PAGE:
13-2 at 21. The ALJ found that Plaintiff had a residual functioning
capacity (“RFC”) that allowed her to perform simple, routine,
repetitive work with the following limitations: frequently operate
left foot controls; occasionally climb, balance, stoop, crouch,
kneel and crawl; and frequently reach and perform overhead reaching
with the non-dominant left upper extremity. Id. at 16. Accordingly,
the ALJ determined that Plaintiff could return to her former work
as a door greeter or shrimp peeler or seek other light, unskilled
jobs that exist in Louisiana and the rest of the country. Id. 2122.
On August 4, 2016, the Appeals Council denied Plaintiff’s
request to review the ALJ’s decision, after which Plaintiff filed
the instant action. Rec. Doc. 22 at 2. Plaintiff filed a Motion
for Summary Judgment on April 4, 2017 (Rec. Doc. 19), and Defendant
filed a Cross Motion for Summary Judgment on May 26, 2017 (Rec.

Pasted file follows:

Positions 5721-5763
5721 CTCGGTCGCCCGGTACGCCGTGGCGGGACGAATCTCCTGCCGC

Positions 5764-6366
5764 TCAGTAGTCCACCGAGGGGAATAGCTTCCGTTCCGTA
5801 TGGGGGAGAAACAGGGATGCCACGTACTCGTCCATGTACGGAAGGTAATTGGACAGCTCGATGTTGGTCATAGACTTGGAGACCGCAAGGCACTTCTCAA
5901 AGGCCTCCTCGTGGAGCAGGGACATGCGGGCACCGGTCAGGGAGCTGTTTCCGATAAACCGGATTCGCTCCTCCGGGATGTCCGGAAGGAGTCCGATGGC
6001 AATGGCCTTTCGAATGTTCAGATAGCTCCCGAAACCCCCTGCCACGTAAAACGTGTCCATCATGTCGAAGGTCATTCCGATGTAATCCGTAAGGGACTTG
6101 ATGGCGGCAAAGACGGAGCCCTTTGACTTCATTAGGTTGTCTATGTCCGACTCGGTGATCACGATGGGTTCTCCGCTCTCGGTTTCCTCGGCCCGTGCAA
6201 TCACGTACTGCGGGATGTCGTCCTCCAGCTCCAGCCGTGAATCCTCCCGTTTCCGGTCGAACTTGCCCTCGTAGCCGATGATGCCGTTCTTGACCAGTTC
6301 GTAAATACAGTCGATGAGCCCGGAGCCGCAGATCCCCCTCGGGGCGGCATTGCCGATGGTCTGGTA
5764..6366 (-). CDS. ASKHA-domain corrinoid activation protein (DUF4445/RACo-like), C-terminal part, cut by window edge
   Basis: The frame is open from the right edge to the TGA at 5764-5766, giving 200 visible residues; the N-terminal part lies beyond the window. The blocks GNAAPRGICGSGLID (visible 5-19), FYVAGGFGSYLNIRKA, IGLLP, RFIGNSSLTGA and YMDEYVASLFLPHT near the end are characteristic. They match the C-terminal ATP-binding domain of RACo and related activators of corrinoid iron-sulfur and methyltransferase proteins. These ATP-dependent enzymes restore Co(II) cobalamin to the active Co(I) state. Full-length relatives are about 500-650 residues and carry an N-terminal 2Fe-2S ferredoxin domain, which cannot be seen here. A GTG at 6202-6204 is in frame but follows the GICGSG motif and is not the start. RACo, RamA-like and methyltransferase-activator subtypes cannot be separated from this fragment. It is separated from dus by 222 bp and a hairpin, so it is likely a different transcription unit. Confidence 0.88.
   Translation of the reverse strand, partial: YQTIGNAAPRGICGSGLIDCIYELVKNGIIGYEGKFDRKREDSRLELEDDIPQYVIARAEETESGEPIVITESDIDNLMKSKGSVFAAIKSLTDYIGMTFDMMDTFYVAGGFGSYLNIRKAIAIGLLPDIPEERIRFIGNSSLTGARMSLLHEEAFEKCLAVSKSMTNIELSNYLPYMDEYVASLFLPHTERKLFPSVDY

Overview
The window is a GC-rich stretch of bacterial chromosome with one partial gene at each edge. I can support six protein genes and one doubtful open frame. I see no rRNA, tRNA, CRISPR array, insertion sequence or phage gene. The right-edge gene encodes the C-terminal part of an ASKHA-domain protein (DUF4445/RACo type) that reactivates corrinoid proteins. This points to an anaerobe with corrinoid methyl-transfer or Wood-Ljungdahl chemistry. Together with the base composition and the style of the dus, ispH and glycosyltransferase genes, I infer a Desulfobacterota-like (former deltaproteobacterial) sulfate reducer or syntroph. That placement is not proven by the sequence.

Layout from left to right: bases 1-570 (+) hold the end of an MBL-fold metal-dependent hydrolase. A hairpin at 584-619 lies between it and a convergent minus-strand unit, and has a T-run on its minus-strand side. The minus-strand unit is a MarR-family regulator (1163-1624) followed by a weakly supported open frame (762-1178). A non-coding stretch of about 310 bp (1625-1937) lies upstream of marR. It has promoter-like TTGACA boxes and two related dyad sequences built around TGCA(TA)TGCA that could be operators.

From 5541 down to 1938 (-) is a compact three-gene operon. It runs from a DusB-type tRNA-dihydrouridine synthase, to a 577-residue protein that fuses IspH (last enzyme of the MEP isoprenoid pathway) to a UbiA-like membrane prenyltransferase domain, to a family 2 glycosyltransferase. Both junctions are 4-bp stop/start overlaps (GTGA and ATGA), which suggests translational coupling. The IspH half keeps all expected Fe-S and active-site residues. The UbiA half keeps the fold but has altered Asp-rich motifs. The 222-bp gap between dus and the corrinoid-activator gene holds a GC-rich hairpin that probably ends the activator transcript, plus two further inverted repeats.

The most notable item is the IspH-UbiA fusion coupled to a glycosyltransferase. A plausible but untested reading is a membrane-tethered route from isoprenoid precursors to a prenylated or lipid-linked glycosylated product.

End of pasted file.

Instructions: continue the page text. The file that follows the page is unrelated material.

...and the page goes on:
Recommendation affirming the ALJ’s decision to dismiss Plaintiff’s
claims. Rec. Doc. 22. Plaintiff subsequently filed a memorandum
raising objections to the Magistrate Judge’s report. Rec. Doc. 23.
LAW AND ANALYSIS
A. Standard of Review
When a claimant challenges a decision of the Social Security
Administration Commissioner, the district court determines (1)
whether the decision is supported by “substantial evidence”, and
(2) whether the evidence was evaluated using the proper legal
standards. 42 U.S.C. § 405(g); Brown v. Apfel, 192 F.3d 492, 496
(5th Cir. 1999). If the Commissioner’s findings are supported by
substantial evidence and conform to the applicable legal standards
Richardson v. Perales, 402 U.S. 389, 401 (1971). “Substantial
evidence” exists whenever the Commissioner has “‘such relevant
evidence as a reasonable mind might accept as adequate to support
a conclusion.’” Id. (quoting Consol. Edison Co. v. NLRB, 305 U.S.
197, 229 (1938)).
In such cases, it is not the Court’s function to “reweigh the
evidence in the record, nor try the issues de novo, nor substitute
[its] own judgment for that of the [Commissioner], even if the
evidence preponderates against the [Commissioner’s] decision.” Id.
Commissioner to decide. See Patton v. Schweiker, 697 F.2d 590, 592
(5th Cir. 1985).
B. The ALJ properly weighed the medical opinions